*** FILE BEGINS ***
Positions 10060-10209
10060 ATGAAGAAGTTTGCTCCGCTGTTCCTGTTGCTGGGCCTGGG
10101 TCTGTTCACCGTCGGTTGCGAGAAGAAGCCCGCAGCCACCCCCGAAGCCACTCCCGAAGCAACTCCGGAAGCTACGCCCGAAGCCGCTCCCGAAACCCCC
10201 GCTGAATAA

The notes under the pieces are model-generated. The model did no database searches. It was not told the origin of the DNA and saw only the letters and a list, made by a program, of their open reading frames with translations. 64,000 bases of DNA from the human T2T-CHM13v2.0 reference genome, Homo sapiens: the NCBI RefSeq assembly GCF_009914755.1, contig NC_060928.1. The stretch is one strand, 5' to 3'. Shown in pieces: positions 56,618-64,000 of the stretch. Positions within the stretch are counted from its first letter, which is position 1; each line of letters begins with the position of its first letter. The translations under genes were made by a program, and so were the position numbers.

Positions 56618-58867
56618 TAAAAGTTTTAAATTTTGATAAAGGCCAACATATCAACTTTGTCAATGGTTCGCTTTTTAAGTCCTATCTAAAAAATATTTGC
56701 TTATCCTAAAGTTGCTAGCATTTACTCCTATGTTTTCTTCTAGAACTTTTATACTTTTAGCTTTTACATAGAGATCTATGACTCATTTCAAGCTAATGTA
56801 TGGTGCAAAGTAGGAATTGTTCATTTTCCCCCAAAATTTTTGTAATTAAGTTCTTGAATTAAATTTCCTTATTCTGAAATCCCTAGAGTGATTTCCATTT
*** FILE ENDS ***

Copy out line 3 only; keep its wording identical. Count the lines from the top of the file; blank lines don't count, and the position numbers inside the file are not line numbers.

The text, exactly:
10101 TCTGTTCACCGTCGGTTGCGAGAAGAAGCCCGCAGCCACCCCCGAAGCCACTCCCGAAGCAACTCCGGAAGCTACGCCCGAAGCCGCTCCCGAAACCCCC